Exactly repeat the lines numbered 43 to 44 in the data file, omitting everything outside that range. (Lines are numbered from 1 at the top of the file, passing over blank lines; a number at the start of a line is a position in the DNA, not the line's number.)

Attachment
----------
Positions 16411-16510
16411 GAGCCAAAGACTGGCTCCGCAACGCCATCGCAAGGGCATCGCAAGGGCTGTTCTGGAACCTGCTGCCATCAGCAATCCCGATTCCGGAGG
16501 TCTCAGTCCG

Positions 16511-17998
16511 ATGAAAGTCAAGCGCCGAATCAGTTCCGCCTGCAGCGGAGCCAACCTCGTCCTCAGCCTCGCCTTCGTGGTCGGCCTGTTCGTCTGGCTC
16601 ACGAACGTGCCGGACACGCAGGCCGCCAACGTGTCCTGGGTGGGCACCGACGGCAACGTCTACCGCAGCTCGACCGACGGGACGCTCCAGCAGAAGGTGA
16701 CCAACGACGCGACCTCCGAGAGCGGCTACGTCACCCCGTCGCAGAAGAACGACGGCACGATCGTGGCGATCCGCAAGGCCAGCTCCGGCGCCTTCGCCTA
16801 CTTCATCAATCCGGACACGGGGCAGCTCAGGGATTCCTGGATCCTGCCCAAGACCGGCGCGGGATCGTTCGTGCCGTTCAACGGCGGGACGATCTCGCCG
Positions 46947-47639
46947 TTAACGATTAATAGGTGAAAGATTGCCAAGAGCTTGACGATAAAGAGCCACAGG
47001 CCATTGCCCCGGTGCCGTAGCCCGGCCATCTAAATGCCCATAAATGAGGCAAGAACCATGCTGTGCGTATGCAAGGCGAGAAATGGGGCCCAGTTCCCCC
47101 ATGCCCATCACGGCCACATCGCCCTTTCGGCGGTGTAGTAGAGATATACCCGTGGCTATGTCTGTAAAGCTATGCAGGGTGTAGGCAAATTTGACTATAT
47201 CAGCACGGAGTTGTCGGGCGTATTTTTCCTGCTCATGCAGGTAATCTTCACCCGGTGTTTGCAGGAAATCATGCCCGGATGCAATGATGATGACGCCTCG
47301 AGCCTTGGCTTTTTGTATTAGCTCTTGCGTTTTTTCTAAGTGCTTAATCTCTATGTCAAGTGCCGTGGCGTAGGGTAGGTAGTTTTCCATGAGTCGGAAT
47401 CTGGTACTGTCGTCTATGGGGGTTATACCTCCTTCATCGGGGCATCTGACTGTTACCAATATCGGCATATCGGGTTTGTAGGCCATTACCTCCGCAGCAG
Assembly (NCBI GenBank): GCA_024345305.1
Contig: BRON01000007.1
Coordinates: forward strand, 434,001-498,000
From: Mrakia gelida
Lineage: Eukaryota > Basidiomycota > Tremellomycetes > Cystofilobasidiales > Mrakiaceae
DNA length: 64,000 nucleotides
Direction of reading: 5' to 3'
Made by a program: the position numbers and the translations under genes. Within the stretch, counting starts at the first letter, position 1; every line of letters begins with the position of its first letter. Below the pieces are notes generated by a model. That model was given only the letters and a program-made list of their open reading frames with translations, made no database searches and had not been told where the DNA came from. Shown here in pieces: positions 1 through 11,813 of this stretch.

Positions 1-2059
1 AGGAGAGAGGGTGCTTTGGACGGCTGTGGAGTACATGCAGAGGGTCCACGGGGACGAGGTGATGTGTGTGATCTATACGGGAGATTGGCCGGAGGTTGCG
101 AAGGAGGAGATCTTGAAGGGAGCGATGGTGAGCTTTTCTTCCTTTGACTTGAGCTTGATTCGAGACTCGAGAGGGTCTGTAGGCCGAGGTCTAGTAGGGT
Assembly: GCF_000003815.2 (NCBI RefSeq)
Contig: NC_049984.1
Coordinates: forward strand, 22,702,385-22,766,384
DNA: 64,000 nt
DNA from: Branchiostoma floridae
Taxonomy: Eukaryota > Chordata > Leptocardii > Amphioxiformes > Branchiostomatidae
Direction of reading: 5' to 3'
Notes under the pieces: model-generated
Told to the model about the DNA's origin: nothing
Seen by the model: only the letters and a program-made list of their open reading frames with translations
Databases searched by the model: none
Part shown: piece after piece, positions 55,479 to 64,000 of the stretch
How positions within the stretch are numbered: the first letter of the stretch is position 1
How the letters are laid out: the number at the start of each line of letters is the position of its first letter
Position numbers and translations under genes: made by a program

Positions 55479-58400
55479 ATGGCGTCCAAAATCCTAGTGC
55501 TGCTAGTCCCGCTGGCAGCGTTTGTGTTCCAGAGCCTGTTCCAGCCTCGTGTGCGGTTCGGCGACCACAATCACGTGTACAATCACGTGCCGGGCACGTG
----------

55479 ATGGCGTCCAAAATCCTAGTGC
55501 TGCTAGTCCCGCTGGCAGCGTTTGTGTTCCAGAGCCTGTTCCAGCCTCGTGTGCGGTTCGGCGACCACAATCACGTGTACAATCACGTGCCGGGCACGTG